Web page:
The total number of mean curves calculated is

T = P * I

where

  • T is the total number of curves
  • P is the number of geographical points of interest
  • I is the number of IMT/IML definitions

Furthermore, also in that case a hazard curve set grouping all the mean curves is produced (of type hazard_curve_multi).

Quantile Curves

Quantile hazard curves can be computed by specifying one or more quantile_hazard_curves values (for example, quantile_hazard_curves = 0.15, 0.85) in the job configuration.

Similar to mean curves, quantiles curves can be produced for a given point/IMT/quantile level (in the range [0.0, 1.0]), there are two possible approaches:

  1. quantile, unweighted
  2. quantile, weighted

As with mean curves, unweighted quantiles are calculated when Monte-Carlo logic tree sampling is used and weighted quantiles are calculated when logic tree end-branch enumeration is used.

The total number of quantile curves calculated is

T = Q * P * I

where

  • T is the total number of curves
  • Q is the number of quantile levels
  • P is the number of geographical points of interest
  • I is the number of IMT/IML definitions

Moreover, also in that case curves sharing the same quantile are grouped into a virtual output container of type hazard_curve_multi.

Hazard Maps

Hazard maps are geographical meshes of intensity values. Intensity values are extracted from hazard curve functions by interpolating at a given probability exceedance. To put it another way, hazard maps seek to answer the following question: “At the given level probability, what intensity level is likely to be exceeded at a given geographical points in the next X years?”

The resulting geographical mesh is often depicted graphically, with a color key defining which color to plot at the given location for a given value or range values.

Hazard maps bear the same metadata as hazard curves, with the addition of the probability at which the hazard maps were computed.

For a given calulcation, hazard maps are computed for each hazard curve. Maps can be computed for one or more probabilities of exceedance, so the total number of hazard maps is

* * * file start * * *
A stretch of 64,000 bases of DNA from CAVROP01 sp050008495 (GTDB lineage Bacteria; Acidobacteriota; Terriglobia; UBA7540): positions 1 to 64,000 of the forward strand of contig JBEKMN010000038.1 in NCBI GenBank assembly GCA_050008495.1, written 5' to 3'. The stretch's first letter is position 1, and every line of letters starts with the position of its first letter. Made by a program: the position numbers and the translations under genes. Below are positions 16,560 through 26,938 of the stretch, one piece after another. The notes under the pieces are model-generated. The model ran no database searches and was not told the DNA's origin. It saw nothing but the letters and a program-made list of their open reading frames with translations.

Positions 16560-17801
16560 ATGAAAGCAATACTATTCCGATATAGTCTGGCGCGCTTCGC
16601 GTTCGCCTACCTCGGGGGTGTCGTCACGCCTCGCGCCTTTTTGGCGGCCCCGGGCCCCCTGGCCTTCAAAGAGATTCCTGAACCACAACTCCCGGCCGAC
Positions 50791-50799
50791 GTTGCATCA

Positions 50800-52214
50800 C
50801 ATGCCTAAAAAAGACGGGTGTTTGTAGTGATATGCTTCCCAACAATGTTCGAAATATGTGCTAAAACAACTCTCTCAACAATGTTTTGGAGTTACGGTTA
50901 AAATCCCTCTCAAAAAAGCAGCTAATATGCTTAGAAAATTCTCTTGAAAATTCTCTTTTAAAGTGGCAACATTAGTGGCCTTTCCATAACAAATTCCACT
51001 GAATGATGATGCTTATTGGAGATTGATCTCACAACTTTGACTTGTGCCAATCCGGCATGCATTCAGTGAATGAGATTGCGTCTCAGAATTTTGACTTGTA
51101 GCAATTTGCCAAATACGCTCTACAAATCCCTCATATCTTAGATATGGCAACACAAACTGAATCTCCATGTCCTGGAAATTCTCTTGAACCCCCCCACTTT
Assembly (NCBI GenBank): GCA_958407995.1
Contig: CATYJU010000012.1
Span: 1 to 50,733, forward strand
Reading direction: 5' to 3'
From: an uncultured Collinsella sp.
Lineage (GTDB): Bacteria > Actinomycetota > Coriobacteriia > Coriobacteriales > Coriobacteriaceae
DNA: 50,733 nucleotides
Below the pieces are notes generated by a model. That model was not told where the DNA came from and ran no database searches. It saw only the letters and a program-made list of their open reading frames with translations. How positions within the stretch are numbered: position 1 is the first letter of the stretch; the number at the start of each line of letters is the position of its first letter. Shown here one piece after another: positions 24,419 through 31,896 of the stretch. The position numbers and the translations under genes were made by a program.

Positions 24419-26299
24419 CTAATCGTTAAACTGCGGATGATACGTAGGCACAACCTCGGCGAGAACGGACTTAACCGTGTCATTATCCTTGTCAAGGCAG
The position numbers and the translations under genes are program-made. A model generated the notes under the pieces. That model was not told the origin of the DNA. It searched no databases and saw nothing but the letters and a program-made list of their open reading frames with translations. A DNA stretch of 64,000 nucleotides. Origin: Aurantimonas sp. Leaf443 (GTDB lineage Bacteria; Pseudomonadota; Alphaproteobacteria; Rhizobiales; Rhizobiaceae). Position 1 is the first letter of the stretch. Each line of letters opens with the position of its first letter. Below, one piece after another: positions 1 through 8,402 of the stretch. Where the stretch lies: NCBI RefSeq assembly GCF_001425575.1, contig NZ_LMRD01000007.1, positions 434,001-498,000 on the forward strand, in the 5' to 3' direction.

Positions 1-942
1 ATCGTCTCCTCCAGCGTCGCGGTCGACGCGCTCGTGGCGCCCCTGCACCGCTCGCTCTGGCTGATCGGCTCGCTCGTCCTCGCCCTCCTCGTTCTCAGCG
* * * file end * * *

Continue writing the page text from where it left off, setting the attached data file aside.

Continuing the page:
T = C * E

where

  • T is the total number of maps
  • C is the total number of hazard curves (see the method for calculating the number of hazard curves)
  • E is the total number of probabilities of exceedance

Note: This includes mean and quantile maps.

Statistical Maps

Hazard maps can be produced from any set of hazard curves, including mean and quantile aggregates. There are no special methods required for computing these maps; the process is the same for all hazard map computation.

Uniform Hazard Spectra

Uniform Hazard Spectra (UHS) are discrete functions which are essentially derived from hazard maps. Thus, hazard map computation is a prerequisite step in producing UHS. UHS derivation isn’t so much a computation, but rather a special arrangement or “view” of hazard map data.

UHS “curves” are composed of a few key elements:

  • Spectra Acceleration Periods - These values make up the x-axis values (“ordinates”) of the curve.
  • Intensity Measure Levels - These values make up the y-axis values (“abscissae”) of the curve.
  • Probability of Exceedance - The hazard map probability value from which the UHS is derived. The “Uniform” in UHS indicates a uniform PoE over all periods.
  • Location - A 2D geographical point, consisting of longitude and latitude.

To construct UHS from a set of hazard maps, one can conceptualize this process as simply extracting from multiple hazard maps all of the intensity measure levels for a given location and arranging values in order of SA period, beginning with the lowest period value. This is done for all locations.

Note: All maps with IMT = SA are considered, in addition to PGA. PGA is equivalent to SA(0.0). Hazard maps with other IMTs (such as PGV or PGD) are ignored.

The example below illustrates extracting the IML values for a given location (indicated by x) from three hazard maps:

Hazard maps PoE: 0.1

    /--------------/
   /              /<-- PGA [equivalent to SA(0.0)]
  /     x        /-/
 /--------------/ /<-- SA(0.025)
  /     x        /-/
 /--------------/ /<-- SA(0.1)
  /     x        /-/
 /--------------/ /<-- SA(0.2)
  /     x        /
 /--------------/

Assuming that the IMLs from the PGA, SA(0.025), SA(0.1), and SA(0.2) maps are 0.3, 0.5, 0.2, and 0.1, respectively, the resulting UHS curve would look like this:

[IML]
 ^
 |
0.5           *
 |
0.4
 |
0.3   *
 |
0.2                   *
 |
0.1                           *
 |
 +----|-------|-------|-------|----> [SA Period]
     0.0    0.025    0.1     0.2

Uniform Hazard Spectra are grouped into result sets where each result set corresponds to a probability of exceedance and either a logic tree realization or statistical aggregate of realizations. Each result set contains a curve for each geographical point of interest in the calculation.